Zimtsterne, or German cinnamon stars are a light, gluten free cookie which I discovered in Germany at the Christmas markets, thanks to a friend. With this authentic German cookie recipe, you can make them in your own kitchen, wherever you live.
Originally published December 5, 2013 (updated Dec. 19, 2020).
The Christmas markets in Germany are definitely something I’ve alway wanted to experience, but never actually thought about planning a trip for a few reasons. However due to unforeseen circumstances, things happened which led me to go to Germany for a week in December and I discovered these German cinnamon star cookies!
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I hadn’t planned to go to Germany at Christmastime since there’s the time factor, and the cost of the trip (because I live in Los Angeles and can’t just pop over to Germany for a weekend getaway). It’s also bad timing for me to go in December because the kids are still in school. However, that all changed overnight, last week, so I’m leaving for Cologne, Germany on Monday! (<– this is from 2013)
UPDATE (after my trip): Here’s why you should go to the Christmas Markets in Germany!
I’ll spare you the details, but let’s just say everything worked out beautifully, and I was able to book a flight, and will be in Germany this time next week!
Advice from a German Friend
Because of this last minute trip, I called my friend Barbara, who is originally from Germany, to ask if there is anything I shouldn’t miss when I get to Cologne. She said there isn’t anything in particular that she could think of, but just to taste everything I see (good advice).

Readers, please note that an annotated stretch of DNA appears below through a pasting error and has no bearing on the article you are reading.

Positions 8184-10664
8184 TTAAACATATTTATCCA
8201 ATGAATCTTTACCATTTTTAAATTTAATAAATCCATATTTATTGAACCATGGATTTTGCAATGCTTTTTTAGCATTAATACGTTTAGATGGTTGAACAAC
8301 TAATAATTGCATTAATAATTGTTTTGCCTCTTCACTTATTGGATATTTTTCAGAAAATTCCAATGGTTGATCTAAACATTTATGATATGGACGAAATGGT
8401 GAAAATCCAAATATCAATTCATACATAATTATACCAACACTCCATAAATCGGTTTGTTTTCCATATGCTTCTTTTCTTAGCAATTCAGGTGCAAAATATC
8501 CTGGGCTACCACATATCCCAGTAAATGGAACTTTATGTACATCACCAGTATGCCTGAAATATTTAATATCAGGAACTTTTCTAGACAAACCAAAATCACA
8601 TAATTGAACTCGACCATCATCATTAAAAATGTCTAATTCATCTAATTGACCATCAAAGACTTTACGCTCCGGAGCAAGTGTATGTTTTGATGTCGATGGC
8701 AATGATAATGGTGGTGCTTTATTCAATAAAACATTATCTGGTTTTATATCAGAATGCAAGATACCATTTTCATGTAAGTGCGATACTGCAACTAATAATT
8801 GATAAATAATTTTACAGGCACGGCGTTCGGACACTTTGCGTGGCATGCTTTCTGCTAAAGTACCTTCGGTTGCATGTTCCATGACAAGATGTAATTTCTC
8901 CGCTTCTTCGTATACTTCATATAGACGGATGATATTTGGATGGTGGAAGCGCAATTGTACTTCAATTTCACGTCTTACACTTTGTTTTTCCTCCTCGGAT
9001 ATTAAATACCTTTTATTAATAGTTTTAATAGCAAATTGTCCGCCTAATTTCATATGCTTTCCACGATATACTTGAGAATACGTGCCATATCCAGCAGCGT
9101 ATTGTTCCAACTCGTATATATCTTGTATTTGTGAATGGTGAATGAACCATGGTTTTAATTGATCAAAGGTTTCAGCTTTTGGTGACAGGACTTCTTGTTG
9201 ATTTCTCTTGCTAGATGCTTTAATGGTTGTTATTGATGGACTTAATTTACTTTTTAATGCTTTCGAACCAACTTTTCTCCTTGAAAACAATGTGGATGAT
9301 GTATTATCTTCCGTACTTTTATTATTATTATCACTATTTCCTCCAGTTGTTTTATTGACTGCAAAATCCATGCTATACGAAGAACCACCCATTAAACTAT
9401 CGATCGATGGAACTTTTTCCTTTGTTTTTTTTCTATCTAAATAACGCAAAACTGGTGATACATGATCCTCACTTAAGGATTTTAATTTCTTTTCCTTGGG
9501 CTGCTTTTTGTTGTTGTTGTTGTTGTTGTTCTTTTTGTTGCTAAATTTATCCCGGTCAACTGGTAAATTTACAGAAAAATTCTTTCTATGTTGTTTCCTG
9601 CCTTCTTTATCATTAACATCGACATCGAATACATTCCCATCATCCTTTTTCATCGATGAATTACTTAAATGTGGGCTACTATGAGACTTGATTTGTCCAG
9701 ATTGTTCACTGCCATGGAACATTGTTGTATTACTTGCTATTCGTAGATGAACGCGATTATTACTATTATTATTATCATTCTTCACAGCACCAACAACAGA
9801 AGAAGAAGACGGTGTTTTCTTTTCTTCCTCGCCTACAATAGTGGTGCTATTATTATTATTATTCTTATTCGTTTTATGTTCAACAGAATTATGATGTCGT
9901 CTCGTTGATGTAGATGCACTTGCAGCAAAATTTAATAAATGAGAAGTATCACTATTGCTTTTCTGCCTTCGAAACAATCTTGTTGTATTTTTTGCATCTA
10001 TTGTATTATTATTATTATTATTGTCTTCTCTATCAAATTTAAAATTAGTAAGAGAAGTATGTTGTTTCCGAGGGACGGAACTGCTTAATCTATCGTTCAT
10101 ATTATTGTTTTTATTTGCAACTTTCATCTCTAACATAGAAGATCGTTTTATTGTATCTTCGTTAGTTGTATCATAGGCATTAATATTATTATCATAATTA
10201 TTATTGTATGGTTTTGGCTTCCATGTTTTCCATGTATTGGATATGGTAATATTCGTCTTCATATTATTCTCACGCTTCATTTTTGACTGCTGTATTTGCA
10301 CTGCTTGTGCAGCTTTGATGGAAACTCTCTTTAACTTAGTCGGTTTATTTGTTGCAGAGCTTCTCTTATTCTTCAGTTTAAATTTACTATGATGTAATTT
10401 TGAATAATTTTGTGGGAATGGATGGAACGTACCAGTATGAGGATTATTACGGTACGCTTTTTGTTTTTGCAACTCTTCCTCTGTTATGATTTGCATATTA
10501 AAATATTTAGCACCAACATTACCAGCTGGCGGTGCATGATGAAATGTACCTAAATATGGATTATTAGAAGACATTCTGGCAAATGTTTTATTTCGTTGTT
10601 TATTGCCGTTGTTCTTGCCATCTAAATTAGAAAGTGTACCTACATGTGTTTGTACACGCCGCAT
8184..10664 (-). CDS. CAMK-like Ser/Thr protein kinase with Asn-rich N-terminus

She then went on to tell me about some cinnamon star cookies her mother always made at Christmastime.
Barbara sent me a translated page for this German Christmas cookie recipe, which had the ingredients, but was missing the baking instructions.
Another nutty Christmas cookie recipe you may enjoy: Almond bread.
So I found another recipe on Food Network and sort of made a combination of both recipes. I have to tell you, these cookies are delicious! They remind me of a French, cinnamon macaron because they also just happen to be gluten free!
Get my recipe for a very popular Christmas tradition in many countries: a Yule Log! (Also naturally gluten free.)
What are Zimtsterne?
From the combination of zimt, meaning cinnamon, and sterne, meaning stars, zimtsterne are cinnamon stars. Thanks, Barbara! These German Christmas cookies are made with confectioner’s sugar, ground nuts, cinnamon and egg whites. This is made into a dough, rolled out, cut into star shapes, topped with meringue and slowly baked/dried in a low oven.
How Long do Zimsterne keep?
Because of the few ingredients and the icing, zimtsterne can keep in a sealed container, preferably a tin, for up to a month.
Can I Freeze Zimtsterne Cookies?
They freeze well if for some reason you need to keep them longer than a month.
NOTE: due to the difference in ground nuts and nut flours, I highly recommend that you use a scale and these step by step directions for the best results
Zimtsterne: German Cinnamon Stars
adapted from a German friend’s recipe and directions from Food Network
makes about 7 dozen 2″ cookies (84)
FULL PRINTABLE RECIPE BELOW
Preheat oven to 250º F (120º C)
Make the Zimsterne Cookie Dough
In a large bowl, combine half of the powdered sugar, the ground nuts and cinnamon, and mix until well-combined. Set aside.
Beat egg whites in bowl with mixer until soft peaks form. Add the other half of the powdered sugar and continue to beat for another 2 or 3 minutes until thick and creamy.
Remove 1 1/4 cups of the meringue mixture and set aside in a covered container (I put it in a condiment dispenser for easy decorating). TIP: test the meringue before putting it in a bottle. If the icing runs off the cookie, add a little more sugar until it stays in place, but isn’t too thick.